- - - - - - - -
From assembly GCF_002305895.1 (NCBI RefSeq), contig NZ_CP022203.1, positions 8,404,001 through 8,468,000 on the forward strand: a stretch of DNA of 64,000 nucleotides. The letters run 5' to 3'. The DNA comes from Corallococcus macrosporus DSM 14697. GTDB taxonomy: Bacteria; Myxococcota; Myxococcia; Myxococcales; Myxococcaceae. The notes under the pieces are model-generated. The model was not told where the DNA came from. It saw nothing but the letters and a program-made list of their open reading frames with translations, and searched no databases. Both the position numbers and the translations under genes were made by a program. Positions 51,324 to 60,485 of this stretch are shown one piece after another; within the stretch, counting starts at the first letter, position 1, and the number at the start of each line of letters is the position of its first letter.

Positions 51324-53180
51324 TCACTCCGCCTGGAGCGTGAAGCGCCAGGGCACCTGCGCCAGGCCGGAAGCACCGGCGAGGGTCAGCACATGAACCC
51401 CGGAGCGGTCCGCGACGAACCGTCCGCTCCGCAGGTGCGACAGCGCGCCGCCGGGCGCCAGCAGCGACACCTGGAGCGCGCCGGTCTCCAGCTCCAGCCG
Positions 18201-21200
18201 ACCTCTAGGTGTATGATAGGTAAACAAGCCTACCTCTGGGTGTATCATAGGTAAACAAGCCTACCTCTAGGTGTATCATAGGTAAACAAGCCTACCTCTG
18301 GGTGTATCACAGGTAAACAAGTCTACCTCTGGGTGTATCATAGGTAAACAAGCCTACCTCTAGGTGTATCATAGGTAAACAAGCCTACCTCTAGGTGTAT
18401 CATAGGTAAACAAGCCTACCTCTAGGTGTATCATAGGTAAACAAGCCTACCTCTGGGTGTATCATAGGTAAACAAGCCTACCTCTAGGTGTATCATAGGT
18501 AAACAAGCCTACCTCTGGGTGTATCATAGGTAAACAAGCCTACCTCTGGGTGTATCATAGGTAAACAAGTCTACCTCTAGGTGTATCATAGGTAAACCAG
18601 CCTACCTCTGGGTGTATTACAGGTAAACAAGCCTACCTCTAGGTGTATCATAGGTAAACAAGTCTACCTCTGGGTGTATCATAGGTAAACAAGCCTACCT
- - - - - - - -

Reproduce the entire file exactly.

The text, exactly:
From assembly GCF_002305895.1 (NCBI RefSeq), contig NZ_CP022203.1, positions 8,404,001 through 8,468,000 on the forward strand: a stretch of DNA of 64,000 nucleotides. The letters run 5' to 3'. The DNA comes from Corallococcus macrosporus DSM 14697. GTDB taxonomy: Bacteria; Myxococcota; Myxococcia; Myxococcales; Myxococcaceae. The notes under the pieces are model-generated. The model was not told where the DNA came from. It saw nothing but the letters and a program-made list of their open reading frames with translations, and searched no databases. Both the position numbers and the translations under genes were made by a program. Positions 51,324 to 60,485 of this stretch are shown one piece after another; within the stretch, counting starts at the first letter, position 1, and the number at the start of each line of letters is the position of its first letter.

Positions 51324-53180
51324 TCACTCCGCCTGGAGCGTGAAGCGCCAGGGCACCTGCGCCAGGCCGGAAGCACCGGCGAGGGTCAGCACATGAACCC
51401 CGGAGCGGTCCGCGACGAACCGTCCGCTCCGCAGGTGCGACAGCGCGCCGCCGGGCGCCAGCAGCGACACCTGGAGCGCGCCGGTCTCCAGCTCCAGCCG
Positions 18201-21200
18201 ACCTCTAGGTGTATGATAGGTAAACAAGCCTACCTCTGGGTGTATCATAGGTAAACAAGCCTACCTCTAGGTGTATCATAGGTAAACAAGCCTACCTCTG
18301 GGTGTATCACAGGTAAACAAGTCTACCTCTGGGTGTATCATAGGTAAACAAGCCTACCTCTAGGTGTATCATAGGTAAACAAGCCTACCTCTAGGTGTAT
18401 CATAGGTAAACAAGCCTACCTCTAGGTGTATCATAGGTAAACAAGCCTACCTCTGGGTGTATCATAGGTAAACAAGCCTACCTCTAGGTGTATCATAGGT
18501 AAACAAGCCTACCTCTGGGTGTATCATAGGTAAACAAGCCTACCTCTGGGTGTATCATAGGTAAACAAGTCTACCTCTAGGTGTATCATAGGTAAACCAG
18601 CCTACCTCTGGGTGTATTACAGGTAAACAAGCCTACCTCTAGGTGTATCATAGGTAAACAAGTCTACCTCTGGGTGTATCATAGGTAAACAAGCCTACCT